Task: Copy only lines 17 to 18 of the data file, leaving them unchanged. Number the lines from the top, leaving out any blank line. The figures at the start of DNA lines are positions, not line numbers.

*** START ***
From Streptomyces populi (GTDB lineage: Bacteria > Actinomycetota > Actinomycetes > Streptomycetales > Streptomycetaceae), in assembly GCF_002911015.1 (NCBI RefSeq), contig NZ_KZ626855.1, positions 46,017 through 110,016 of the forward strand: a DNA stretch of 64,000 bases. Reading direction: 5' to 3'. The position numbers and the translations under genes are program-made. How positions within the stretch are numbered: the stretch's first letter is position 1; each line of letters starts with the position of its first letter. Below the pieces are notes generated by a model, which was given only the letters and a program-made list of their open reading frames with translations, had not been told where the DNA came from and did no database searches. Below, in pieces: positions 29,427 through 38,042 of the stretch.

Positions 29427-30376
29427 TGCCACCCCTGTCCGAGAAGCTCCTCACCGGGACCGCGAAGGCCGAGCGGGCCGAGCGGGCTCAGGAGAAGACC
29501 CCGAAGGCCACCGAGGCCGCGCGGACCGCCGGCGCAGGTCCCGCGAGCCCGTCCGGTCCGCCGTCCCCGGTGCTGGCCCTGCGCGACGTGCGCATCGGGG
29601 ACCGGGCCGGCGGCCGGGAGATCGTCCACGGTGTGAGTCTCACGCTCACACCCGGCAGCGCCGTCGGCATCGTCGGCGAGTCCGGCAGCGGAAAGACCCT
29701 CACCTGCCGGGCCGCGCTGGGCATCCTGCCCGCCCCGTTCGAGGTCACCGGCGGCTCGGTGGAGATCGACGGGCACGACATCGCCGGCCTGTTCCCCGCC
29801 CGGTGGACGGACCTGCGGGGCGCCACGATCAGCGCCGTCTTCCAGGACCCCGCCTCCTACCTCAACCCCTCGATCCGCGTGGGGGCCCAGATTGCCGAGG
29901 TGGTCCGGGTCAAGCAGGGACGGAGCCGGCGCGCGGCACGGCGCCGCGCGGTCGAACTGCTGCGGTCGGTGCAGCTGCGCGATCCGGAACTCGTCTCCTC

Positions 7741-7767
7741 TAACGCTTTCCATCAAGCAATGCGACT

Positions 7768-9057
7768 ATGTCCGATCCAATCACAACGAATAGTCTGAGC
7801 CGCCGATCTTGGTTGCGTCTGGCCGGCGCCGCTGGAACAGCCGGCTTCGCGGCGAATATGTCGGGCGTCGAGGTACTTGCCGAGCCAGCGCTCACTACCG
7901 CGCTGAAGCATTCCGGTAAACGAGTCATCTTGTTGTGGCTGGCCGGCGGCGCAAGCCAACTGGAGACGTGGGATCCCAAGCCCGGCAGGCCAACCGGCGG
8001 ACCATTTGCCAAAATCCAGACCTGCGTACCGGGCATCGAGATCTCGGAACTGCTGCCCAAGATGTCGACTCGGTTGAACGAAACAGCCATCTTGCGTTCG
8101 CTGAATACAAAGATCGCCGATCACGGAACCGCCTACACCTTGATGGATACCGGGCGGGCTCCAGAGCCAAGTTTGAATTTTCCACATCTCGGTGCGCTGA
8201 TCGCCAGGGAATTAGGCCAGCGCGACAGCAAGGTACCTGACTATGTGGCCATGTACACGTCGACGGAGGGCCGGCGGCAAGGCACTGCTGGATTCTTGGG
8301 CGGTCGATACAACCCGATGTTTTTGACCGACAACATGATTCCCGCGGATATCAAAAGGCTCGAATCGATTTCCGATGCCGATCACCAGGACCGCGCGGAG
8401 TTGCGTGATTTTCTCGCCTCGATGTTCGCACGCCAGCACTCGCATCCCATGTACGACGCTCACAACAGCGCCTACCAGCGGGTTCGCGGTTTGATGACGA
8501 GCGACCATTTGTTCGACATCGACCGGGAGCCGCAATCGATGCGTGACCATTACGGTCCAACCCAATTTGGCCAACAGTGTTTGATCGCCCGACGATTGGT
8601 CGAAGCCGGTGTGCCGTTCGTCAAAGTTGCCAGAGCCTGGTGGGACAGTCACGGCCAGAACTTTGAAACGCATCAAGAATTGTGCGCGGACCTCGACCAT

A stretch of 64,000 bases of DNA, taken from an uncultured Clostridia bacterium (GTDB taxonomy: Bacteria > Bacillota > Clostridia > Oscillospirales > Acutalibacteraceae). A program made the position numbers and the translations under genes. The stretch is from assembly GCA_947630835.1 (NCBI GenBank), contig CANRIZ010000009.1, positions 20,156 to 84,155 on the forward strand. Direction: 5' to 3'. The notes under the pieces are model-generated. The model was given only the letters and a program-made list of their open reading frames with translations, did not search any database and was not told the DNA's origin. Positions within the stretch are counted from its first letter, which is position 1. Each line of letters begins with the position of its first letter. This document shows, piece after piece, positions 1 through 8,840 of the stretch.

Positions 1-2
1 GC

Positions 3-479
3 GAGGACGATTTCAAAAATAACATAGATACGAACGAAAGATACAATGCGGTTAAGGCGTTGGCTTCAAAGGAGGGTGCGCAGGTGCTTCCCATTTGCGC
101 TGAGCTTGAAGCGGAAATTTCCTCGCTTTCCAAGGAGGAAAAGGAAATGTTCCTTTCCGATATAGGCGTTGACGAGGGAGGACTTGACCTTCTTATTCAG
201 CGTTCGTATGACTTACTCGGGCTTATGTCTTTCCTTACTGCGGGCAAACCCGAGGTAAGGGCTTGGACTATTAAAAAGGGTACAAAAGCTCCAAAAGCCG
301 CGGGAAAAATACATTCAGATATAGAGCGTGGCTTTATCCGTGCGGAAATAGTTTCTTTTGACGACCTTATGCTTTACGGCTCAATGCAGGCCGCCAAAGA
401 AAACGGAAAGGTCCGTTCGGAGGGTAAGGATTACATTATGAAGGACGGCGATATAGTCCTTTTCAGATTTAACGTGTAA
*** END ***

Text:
8201 TCGCCAGGGAATTAGGCCAGCGCGACAGCAAGGTACCTGACTATGTGGCCATGTACACGTCGACGGAGGGCCGGCGGCAAGGCACTGCTGGATTCTTGGG
8301 CGGTCGATACAACCCGATGTTTTTGACCGACAACATGATTCCCGCGGATATCAAAAGGCTCGAATCGATTTCCGATGCCGATCACCAGGACCGCGCGGAG